Since 2017, Voices for Innovation members have supported policies to close our nation’s broadband gap. This effort hit a key milestone with the passage of the 2021 bipartisan Infrastructure Investment and Jobs Act (IIJA), which included significant funding to build out internet infrastructure and help Americans connect through the Affordable Connectivity Program (ACP).
Unfortunately, the ACP will run out of funding as early as the first half of next year if Congress does not extend the program. We have information about this issue here. If you support this program—which has enrolled more than 21 million households—please consider emailing your elected officials today. It takes just a few minutes from the VFI Action Center.
Thank you for reading. You’ll find our weekly roundup of tech policy news and a featured podcast below.
This Week in Washington
- Nextgov/FCW: During their final markup hearing, the House Science, Space and Technology Committee unanimously passed the National Quantum Initiative Act, which is dedicated to growing the U.S.’s domestic quantum science and technology industry, advancing it to the House floor.
- The Washington Post: Senator Mark Warner (D-VA), chairman of the Senate Intelligence Committee, introduced a bipartisan bill that will renew Section 702, a workhorse surveillance program by which the NSA gathers data.
- The Hill: Five Big Tech CEOs, including Linda Yaccarino from X (formerly known as Twitter), Mark Zuckerberg from Meta, Shou Zi Chew from TikTok, Jason Citron from Discord, and Evan Spiegel from Snap, are set to testify in front of the Senate Judiciary Committee to discuss children’s safety on their social media platforms.
- Fierce Telecom and Telecompetitor: The Federal Communications Commission (FCC) unveiled the third version of its national broadband map, which the NTIA used to determine state allocation for the Broadband Equity, Access and Development (BEAD) program. The third version of the map showed that the number of locations lacking high-speed internet had dropped by more than 13% in the six months since version two was released.
- Nextgov/FCW: To help K-12 schools protect themselves and their broadband internet networks from cyber threats, the FCC unveiled the Schools and Libraries Cybersecurity Pilot Program, which will help uncover which cybersecurity and firewall services will have the largest impact in helping schools and libraries protect themselves.
- Reuters: A federal judge has ruled in favor of the Federal Trade Commission (FTC) in their court battle with social media giant Meta, stating that the U.S. regulator can seek to reduce the amount of money the company makes from minors. Following the ruling, Meta announced that they would be seeking an appeal.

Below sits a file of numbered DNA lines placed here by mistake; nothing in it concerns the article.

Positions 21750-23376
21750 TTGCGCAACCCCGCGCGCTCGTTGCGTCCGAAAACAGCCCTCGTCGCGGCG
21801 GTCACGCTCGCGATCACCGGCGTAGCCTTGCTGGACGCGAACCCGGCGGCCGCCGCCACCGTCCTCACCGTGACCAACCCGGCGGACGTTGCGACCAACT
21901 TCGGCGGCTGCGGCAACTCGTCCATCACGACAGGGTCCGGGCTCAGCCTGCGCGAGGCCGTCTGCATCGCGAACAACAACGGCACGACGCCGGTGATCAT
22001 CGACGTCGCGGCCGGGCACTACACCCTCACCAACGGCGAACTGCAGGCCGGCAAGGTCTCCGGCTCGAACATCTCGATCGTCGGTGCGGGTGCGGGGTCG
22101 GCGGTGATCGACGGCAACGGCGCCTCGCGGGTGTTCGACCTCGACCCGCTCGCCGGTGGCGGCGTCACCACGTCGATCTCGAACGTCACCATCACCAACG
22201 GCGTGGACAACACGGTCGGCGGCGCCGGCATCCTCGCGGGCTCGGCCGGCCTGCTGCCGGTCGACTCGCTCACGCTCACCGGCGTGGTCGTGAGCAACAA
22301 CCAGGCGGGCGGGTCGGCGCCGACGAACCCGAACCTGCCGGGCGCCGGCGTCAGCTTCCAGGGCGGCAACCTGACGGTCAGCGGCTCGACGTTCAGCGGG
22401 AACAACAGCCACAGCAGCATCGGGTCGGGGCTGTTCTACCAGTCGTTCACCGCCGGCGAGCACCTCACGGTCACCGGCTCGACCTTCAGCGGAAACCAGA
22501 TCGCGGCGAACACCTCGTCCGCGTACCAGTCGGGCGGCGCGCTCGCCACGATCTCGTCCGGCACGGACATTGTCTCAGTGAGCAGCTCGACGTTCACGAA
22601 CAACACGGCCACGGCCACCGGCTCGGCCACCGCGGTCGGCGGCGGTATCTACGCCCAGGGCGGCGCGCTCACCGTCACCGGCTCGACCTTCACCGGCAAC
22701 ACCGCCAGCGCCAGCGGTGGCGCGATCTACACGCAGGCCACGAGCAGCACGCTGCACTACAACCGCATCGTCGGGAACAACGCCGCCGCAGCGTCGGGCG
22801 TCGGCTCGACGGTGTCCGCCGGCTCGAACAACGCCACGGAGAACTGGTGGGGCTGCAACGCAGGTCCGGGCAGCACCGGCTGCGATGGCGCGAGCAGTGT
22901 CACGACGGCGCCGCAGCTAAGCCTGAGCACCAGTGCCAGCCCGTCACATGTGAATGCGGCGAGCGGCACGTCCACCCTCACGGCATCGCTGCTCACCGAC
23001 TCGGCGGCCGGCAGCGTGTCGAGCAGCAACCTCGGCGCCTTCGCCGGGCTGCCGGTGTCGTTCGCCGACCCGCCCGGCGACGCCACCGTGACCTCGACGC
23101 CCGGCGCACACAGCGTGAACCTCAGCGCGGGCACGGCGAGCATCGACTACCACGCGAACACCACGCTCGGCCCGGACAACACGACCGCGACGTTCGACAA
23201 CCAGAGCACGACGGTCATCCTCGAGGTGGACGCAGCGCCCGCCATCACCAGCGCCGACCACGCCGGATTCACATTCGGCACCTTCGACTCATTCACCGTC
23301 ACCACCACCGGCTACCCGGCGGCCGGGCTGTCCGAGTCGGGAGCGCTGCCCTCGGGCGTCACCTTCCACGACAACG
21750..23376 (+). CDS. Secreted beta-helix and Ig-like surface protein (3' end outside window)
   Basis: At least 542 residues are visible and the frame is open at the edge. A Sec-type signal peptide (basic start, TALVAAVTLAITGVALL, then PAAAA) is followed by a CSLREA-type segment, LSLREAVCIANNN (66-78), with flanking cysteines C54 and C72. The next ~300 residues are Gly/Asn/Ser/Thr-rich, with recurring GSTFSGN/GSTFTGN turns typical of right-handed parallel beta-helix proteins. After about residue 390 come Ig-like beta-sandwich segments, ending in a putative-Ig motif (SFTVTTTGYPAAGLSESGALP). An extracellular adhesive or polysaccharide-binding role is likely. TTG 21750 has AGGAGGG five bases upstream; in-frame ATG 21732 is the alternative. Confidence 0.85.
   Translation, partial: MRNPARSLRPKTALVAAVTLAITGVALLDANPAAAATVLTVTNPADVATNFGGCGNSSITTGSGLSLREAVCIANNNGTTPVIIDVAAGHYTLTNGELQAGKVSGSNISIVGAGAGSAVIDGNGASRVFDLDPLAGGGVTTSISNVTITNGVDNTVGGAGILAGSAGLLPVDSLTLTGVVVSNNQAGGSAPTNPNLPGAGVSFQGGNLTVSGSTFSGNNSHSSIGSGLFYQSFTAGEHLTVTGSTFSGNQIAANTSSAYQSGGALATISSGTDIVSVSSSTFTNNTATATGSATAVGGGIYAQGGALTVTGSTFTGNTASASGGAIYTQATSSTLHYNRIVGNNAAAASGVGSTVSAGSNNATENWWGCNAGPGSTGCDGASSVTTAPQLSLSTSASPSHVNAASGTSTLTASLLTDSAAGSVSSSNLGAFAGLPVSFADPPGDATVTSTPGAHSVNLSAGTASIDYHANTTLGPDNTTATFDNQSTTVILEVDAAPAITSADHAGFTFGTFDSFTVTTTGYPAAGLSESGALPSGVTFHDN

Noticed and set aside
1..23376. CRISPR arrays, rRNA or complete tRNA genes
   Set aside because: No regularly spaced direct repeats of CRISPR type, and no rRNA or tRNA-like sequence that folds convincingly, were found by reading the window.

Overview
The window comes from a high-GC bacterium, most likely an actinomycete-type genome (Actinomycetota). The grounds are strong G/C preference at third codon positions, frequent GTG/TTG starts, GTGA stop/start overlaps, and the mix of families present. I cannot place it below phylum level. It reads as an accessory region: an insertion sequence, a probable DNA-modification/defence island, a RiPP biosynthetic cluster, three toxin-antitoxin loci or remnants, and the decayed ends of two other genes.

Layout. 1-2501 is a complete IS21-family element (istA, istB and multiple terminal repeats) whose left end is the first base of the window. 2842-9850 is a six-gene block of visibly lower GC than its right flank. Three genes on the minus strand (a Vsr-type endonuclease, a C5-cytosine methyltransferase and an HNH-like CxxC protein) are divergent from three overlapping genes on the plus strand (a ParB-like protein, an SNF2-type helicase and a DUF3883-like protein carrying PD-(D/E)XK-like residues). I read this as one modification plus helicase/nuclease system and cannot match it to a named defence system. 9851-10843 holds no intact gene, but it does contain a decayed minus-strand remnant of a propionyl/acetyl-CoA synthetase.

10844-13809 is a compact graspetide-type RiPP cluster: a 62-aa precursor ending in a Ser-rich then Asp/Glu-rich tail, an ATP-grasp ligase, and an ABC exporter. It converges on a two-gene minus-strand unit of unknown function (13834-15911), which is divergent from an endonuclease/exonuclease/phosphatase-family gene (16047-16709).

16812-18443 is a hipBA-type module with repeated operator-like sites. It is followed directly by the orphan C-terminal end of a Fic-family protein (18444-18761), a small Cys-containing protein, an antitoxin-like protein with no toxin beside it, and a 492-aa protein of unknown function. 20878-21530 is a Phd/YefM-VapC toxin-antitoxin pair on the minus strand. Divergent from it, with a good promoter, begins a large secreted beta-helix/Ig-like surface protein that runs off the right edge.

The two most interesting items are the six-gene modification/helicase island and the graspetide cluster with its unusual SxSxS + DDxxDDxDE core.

- The Hill: A new proposal from the FCC adds to President Biden’s efforts to get rid of “junk fees” by aiming to ban cable and satellite television early termination fees, which they believe limit consumer choice and negatively impact competition in the marketplace.
- Microsoft: In a recent interview, Microsoft’s Karmel Allison discussed common misconceptions about AI and how these misunderstandings can be viewed as opportunities to spur conversations.
- Reuters: Microsoft and ten other leading technology companies have agreed with the British government to sign the “Online Fraud Charter,” pledging each company to step up their efforts to tackle online fraud. Signing this agreement requires these companies to implement measures that apply to their companies within six months.
- Reuters: 18 countries, including the U.S. and Britain, signed the first detailed international agreement on AI to shape its development and push companies to create “secure by design” systems.
- StateScoop: California Governor Gavin Newsom’s office released a new report, the first since Newsom issued an executive order in September, outlining the potential benefits that AI could bring to state government while addressing the risks and threats it could bring.
- CNN: The Silicon Valley startup ClimateAi is developing a new AI platform to fight food scarcity by evaluating how vulnerable crops are to warming temperatures over the next two decades, just one way they believe the technology can help address climate change.
- Pivotal with Hayete Gallot
When we think of AI, it’s usually in the context of offices, call centers or manufacturing plants — but today USA Surfing is using AI to understand and analyze the performance of athletes in one of the world’s most unpredictable natural environments. On the latest episode of Pivotal, Chair of USA Skateboarding and President of the Global Action Sports Foundation Brandon Lowery discusses USA Surfing’s wave-breaking new AI solution and how it can help surfers, coaches and judges to learn, improve and even recover from injury. (USA Surfing brings AI to the waves – November 28, 2023)